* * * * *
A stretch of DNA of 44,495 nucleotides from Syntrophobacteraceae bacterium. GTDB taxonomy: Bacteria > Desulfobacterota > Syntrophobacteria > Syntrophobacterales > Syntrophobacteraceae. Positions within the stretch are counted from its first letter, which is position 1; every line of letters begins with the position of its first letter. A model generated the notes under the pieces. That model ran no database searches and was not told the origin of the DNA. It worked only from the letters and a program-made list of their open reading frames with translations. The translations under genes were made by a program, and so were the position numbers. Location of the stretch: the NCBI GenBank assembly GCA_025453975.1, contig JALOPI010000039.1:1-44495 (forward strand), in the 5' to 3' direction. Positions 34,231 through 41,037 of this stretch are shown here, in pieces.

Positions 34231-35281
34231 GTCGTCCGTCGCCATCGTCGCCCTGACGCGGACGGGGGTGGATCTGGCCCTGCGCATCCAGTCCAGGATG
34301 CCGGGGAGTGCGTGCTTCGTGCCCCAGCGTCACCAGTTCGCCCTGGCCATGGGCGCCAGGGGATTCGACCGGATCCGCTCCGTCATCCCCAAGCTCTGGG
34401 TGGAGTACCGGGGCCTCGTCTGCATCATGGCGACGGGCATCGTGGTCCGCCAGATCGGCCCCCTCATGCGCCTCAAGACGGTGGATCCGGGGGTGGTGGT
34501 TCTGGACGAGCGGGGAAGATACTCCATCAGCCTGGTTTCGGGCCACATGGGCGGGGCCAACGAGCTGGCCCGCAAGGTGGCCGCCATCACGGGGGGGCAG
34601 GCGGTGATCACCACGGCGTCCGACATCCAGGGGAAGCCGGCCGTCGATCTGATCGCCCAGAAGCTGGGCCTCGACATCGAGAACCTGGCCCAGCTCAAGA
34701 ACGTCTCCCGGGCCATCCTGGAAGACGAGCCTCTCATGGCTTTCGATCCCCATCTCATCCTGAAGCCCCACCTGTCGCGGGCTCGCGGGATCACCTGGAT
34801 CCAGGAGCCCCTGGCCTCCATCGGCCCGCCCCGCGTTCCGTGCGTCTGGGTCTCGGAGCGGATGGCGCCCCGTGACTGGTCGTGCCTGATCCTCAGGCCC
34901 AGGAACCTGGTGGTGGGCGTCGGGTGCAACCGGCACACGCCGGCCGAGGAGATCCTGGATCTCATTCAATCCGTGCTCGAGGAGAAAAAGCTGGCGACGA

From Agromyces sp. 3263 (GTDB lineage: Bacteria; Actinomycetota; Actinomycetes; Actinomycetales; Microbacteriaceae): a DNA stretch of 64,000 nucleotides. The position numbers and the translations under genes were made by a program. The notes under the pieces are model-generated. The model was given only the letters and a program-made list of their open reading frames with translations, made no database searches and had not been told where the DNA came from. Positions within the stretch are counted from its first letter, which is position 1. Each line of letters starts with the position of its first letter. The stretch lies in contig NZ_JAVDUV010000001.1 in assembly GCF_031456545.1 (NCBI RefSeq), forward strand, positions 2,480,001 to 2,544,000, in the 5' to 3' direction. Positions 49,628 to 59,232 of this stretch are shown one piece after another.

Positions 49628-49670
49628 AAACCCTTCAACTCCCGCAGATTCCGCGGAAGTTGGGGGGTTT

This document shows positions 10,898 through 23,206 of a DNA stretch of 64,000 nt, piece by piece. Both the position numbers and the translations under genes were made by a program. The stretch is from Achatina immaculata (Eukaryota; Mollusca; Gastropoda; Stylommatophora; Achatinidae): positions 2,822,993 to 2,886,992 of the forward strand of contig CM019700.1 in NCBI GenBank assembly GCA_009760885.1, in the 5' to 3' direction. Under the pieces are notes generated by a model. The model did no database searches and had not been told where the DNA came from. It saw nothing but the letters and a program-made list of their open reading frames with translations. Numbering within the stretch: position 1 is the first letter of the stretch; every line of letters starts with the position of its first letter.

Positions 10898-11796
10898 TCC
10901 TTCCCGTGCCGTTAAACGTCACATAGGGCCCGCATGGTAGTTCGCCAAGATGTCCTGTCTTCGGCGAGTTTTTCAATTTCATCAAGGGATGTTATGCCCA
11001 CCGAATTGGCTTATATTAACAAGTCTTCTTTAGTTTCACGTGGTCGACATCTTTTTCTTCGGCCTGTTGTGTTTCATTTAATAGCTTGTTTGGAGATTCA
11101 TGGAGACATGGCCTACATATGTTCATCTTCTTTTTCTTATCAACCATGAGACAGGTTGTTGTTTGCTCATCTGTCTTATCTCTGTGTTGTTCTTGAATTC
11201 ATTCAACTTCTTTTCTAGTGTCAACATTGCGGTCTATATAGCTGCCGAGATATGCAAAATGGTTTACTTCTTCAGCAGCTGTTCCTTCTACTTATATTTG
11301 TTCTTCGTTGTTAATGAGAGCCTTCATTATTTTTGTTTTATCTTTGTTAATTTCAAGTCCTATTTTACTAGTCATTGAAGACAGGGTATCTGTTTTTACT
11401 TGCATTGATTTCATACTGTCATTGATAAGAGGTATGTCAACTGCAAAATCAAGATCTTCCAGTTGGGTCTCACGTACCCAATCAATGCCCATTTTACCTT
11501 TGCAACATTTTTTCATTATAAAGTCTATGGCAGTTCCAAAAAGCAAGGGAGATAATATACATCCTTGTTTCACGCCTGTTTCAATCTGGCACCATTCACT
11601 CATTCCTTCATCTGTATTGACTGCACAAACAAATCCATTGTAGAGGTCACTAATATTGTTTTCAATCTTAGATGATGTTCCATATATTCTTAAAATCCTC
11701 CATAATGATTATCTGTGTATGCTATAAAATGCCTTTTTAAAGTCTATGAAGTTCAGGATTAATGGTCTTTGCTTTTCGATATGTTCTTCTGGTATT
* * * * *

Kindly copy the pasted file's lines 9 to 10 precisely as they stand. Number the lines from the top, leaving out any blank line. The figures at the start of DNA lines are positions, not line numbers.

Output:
34801 CCAGGAGCCCCTGGCCTCCATCGGCCCGCCCCGCGTTCCGTGCGTCTGGGTCTCGGAGCGGATGGCGCCCCGTGACTGGTCGTGCCTGATCCTCAGGCCC
34901 AGGAACCTGGTGGTGGGCGTCGGGTGCAACCGGCACACGCCGGCCGAGGAGATCCTGGATCTCATTCAATCCGTGCTCGAGGAGAAAAAGCTGGCGACGA